Hardenability and Its Effect on Weld-Quality Evaluation

Again because of their high alloy content, AHSS grades tend to be much more hardenable (likely to form martensite) relative to conventional steels. To assess a steel’s hardenability, metallurgists refer to carbon equivalence (CE)—a high CE indicates a high probability for martensite formation.


Fig. 3—Microhardness traverses of spot welds reveal much higher hardness values for AHSS compared to conventional high-strength low-alloy steels. Source: WorldAutoSteel
Note: While many CE formulas find use for evaluating AHSS grades, their use and accuracy are not nearly as well established as they are for conventional steels. But regardless of the formula used, CEs for AHSS grades likely will exceed those for conventional steels, likely causing the formation of hard martensite during RSW.

For example, the WorldAutoSteel organization used a CE formula called the Yurioka Equation to determine the CEs of some TRIP and DP steels (in the range of 1000-MPa tensile strength). These steels approached CEs of 0.6 –extremely high when compared to that for high-strength low-alloy steels (Fig. 3).

While automakers have successfully resistance welded AHSS grades for the last few years, the high strength and hardness often will affect spot-weld failure modes during weld-quality evaluations using the typical peel and chisel testing methods. A well-established industry standard associated with peel testing of conventional steels states that an acceptable peel test “pulls a nugget” or a “full button.” However, with AHSS, full-button pulls are less likely due to the high CEs that likely will produce hard weld nuggets. Compounding this fact, the higher yield strengths of the material will tend to produce greater stresses concentrating at the edge of the nugget during a peel or chisel test.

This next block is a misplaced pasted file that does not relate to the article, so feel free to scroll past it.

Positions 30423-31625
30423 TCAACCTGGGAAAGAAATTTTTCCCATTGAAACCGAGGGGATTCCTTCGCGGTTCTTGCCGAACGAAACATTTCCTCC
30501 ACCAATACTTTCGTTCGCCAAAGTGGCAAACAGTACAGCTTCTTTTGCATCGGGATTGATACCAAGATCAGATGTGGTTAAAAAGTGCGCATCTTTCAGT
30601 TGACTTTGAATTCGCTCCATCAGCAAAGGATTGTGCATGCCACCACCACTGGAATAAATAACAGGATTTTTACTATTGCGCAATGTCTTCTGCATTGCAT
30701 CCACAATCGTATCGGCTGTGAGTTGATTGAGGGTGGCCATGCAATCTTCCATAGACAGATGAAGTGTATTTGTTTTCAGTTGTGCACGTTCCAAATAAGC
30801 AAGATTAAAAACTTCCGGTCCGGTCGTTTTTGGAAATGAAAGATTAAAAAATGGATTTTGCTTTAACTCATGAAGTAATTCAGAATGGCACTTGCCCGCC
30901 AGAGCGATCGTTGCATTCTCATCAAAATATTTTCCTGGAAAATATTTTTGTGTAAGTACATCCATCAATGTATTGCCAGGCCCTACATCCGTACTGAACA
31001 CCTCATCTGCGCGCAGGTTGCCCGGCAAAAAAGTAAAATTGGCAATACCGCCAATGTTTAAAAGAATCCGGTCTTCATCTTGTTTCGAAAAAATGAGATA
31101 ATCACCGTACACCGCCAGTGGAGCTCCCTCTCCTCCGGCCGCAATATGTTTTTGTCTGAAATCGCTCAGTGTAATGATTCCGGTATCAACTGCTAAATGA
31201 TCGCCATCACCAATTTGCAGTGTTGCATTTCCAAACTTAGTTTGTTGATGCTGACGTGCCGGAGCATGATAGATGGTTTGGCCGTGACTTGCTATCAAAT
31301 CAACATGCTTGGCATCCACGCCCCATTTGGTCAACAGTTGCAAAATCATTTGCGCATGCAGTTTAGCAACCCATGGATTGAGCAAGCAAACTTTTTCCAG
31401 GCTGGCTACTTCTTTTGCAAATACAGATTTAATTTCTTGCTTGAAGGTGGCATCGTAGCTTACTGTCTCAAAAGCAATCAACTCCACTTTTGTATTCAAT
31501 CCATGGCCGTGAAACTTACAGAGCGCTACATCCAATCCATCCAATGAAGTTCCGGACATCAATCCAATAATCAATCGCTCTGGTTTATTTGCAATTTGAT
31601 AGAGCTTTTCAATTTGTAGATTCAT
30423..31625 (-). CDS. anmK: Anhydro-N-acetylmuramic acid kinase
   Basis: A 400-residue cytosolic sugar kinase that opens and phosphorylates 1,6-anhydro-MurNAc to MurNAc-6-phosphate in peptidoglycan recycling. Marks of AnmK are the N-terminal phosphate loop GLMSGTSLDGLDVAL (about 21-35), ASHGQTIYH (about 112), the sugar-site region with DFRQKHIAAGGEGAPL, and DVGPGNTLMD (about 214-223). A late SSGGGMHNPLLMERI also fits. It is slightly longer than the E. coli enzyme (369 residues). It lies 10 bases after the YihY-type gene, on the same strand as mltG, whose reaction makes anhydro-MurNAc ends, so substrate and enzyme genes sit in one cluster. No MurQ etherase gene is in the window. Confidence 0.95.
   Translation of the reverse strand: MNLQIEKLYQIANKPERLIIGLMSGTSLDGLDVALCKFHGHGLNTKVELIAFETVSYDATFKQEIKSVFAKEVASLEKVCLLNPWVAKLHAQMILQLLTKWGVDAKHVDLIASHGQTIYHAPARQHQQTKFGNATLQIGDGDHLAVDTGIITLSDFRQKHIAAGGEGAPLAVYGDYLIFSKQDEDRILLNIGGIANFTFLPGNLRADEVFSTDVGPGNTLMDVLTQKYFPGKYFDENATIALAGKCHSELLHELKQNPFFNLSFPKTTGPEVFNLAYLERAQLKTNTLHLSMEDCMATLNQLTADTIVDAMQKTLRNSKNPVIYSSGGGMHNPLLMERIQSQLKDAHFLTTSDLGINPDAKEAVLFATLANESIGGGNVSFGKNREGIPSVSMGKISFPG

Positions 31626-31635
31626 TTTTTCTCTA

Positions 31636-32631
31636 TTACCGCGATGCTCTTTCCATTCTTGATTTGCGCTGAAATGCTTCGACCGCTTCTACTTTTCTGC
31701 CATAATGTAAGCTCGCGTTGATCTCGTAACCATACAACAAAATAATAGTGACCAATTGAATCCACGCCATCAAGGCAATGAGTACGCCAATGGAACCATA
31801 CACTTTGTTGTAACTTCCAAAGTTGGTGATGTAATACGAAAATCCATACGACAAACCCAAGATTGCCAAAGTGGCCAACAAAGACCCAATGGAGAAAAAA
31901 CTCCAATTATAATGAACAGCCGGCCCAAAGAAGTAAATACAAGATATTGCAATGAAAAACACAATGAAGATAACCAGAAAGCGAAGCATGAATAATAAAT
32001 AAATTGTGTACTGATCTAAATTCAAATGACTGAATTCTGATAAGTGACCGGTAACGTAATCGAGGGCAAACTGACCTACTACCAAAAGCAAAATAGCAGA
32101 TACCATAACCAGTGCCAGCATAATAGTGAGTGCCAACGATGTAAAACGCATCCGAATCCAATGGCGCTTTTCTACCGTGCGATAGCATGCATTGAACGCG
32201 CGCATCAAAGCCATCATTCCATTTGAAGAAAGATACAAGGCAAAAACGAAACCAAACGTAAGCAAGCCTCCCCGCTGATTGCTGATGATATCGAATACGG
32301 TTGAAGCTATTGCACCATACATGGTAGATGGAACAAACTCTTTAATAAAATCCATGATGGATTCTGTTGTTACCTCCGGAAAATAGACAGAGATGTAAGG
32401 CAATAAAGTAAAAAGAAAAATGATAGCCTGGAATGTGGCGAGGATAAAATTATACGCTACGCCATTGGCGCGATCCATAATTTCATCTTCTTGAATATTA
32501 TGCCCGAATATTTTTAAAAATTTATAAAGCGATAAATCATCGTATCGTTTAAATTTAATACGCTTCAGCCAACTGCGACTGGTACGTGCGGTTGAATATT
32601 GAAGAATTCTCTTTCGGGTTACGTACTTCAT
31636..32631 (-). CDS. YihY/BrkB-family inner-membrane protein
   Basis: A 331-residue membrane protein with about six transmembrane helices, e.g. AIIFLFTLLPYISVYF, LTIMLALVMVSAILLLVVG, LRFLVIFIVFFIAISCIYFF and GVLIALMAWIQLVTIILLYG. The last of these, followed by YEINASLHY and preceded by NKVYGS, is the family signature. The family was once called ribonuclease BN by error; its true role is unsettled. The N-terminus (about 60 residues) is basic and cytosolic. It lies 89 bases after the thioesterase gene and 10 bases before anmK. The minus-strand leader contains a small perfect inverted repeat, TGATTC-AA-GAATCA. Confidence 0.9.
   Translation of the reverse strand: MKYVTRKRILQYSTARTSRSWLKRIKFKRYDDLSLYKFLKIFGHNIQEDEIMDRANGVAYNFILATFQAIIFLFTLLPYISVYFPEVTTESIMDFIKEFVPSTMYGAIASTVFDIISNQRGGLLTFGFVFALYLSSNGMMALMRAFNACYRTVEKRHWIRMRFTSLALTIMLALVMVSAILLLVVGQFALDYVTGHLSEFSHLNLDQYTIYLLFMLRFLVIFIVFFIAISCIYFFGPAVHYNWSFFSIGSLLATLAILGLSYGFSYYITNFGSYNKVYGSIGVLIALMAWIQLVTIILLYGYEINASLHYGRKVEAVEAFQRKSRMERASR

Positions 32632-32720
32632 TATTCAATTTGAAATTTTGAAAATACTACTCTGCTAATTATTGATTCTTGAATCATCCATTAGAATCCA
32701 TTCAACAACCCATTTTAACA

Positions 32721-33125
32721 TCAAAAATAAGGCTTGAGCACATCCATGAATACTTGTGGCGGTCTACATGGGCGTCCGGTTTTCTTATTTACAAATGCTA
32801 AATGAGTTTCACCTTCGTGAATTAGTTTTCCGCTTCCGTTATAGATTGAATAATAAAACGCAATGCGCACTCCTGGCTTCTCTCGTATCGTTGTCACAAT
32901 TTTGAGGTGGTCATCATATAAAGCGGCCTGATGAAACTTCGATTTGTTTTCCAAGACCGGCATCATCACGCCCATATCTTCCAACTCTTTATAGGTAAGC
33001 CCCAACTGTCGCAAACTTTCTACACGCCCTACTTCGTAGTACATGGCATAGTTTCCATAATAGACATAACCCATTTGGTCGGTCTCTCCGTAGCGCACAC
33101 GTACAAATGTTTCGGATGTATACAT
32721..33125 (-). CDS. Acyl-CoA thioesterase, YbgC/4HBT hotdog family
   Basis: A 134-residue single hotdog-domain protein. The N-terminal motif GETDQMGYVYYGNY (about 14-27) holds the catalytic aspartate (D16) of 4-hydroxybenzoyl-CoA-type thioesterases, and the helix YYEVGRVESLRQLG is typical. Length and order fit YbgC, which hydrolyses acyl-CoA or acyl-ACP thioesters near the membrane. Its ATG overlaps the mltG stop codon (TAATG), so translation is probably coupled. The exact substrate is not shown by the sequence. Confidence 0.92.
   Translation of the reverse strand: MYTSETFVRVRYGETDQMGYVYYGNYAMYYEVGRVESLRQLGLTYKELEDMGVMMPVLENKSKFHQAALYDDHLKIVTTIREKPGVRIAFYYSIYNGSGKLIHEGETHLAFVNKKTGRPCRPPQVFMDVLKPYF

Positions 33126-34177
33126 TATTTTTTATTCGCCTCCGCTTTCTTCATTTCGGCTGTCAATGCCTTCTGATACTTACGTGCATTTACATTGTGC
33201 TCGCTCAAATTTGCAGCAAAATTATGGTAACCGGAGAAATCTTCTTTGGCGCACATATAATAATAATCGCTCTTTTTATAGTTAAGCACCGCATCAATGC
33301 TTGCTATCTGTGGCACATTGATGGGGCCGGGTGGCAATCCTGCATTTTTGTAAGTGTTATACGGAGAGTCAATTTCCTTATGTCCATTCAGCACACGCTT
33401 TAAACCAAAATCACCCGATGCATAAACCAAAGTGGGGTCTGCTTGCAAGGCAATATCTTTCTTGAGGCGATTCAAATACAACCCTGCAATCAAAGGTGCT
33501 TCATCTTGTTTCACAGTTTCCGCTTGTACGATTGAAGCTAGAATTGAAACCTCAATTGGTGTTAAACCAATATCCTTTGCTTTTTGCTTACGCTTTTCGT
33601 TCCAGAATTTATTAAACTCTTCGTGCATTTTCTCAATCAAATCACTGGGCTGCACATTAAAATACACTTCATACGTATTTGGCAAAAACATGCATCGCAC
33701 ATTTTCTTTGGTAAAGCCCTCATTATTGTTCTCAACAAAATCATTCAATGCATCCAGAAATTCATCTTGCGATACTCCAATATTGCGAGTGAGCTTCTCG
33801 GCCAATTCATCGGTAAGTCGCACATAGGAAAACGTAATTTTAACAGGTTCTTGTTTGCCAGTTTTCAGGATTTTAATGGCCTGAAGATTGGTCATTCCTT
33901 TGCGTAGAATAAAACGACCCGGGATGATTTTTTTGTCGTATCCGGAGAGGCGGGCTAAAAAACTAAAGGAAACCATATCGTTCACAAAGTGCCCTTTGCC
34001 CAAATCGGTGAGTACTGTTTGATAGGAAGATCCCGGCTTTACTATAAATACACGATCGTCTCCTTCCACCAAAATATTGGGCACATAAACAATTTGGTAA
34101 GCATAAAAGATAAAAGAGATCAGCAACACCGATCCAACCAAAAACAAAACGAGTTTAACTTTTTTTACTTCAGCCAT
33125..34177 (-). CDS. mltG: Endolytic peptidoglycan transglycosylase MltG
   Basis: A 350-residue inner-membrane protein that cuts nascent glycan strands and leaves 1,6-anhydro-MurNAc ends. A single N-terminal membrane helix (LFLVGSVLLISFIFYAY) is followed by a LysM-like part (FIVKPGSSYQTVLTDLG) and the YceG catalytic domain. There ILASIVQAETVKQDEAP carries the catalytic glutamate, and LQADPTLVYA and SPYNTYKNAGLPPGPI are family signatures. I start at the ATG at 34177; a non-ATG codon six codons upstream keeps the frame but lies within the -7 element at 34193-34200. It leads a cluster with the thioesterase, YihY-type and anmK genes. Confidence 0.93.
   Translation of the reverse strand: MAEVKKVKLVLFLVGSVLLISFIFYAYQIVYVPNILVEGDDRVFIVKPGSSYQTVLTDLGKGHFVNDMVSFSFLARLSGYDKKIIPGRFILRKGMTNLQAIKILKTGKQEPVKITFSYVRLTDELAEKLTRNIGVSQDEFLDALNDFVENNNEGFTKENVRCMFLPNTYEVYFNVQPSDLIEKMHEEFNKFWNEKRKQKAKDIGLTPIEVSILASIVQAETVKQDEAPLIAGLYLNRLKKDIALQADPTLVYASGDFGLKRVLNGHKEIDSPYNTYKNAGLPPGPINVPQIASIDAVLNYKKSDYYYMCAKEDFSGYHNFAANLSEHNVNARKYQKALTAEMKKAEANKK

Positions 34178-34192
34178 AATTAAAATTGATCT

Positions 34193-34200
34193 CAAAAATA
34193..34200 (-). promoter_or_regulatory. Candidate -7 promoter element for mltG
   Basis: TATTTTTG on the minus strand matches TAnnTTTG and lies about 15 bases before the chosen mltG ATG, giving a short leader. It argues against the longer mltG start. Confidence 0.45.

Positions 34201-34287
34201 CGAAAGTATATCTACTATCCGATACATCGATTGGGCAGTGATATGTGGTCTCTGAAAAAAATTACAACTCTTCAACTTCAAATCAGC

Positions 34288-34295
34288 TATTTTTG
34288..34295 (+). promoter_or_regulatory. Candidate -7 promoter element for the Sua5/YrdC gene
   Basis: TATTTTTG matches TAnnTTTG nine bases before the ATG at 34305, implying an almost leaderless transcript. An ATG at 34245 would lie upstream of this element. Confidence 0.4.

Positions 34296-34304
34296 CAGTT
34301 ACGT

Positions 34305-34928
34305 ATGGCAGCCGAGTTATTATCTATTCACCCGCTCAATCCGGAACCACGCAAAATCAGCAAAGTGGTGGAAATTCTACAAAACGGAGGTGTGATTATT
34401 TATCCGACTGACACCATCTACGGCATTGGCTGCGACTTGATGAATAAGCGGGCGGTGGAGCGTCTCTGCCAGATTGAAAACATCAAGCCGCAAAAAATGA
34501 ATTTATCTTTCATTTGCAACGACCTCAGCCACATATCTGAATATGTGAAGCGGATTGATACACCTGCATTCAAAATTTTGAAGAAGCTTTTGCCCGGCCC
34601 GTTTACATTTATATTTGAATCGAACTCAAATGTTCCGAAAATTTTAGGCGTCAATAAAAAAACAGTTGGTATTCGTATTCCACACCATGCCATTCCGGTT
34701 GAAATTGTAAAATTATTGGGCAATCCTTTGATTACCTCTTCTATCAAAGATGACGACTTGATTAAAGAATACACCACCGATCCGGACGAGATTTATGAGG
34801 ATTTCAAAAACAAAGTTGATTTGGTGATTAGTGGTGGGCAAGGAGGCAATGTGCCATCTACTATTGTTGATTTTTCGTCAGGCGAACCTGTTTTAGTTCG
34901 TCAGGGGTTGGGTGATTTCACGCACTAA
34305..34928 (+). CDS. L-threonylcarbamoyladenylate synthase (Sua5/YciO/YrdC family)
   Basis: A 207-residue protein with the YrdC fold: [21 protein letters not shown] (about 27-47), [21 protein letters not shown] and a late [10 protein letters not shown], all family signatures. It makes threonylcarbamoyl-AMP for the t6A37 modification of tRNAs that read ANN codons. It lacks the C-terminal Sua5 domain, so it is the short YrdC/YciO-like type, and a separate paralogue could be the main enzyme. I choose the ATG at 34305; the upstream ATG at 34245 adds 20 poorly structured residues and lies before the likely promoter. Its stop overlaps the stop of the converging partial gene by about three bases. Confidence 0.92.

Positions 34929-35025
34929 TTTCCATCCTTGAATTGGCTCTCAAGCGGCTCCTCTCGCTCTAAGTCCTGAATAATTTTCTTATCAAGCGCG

Fig. 4—Conventional peel and chisel testing of spot welds in AHSS sheet likely will produce interfacial or partial interfacial failure modes, which can occur even when weld strength is acceptable for the intended application.
In the end, conventional peel and chisel testing of spot welds in AHSS sheet likely will produce interfacial or partial interfacial failure modes (Fig. 4). And, these failure modes can occur even when weld strength is acceptable for the intended application. Even full interfacial failures can exhibit high strength, although it may sometimes be challenging to differentiate between an interfacial failure and a “stuck” weld condition (which refers to an unfused bond of unacceptable strength).

Improving AHSS Welds


Fig. 5—To improve nugget failure modes for AHSS, by softening the martensite, fabricators add a temper cycle at the end of the RSW process.
To improve nugget failure modes for AHSS, the hard martensite must be softened. Adding a temper cycle at the end of the weld (Fig. 5) offers a simple and effective approach to accomplishing this. This requires including a sufficient amount of quench time prior to tempering, to allow the complete transformation to martensite; the amount of tempering time and current dictates how much softening occurs.

Of course, the quench time adds cycle time to each weld, so production requirements mandate that this time be kept as short as possible. In addition, there are other approaches to reduce the cooling rate, including current pulsing and current sloping, and use of longer weld times and shorter hold times. MF

Industry-Related Terms: Austenite, Ductility, Edge, Electrodes, Form, Hardenability, Martensite, Nugget, Tempering, Tensile Strength, Thickness
View Glossary of Metalforming Terms

Technologies: Welding and Joining

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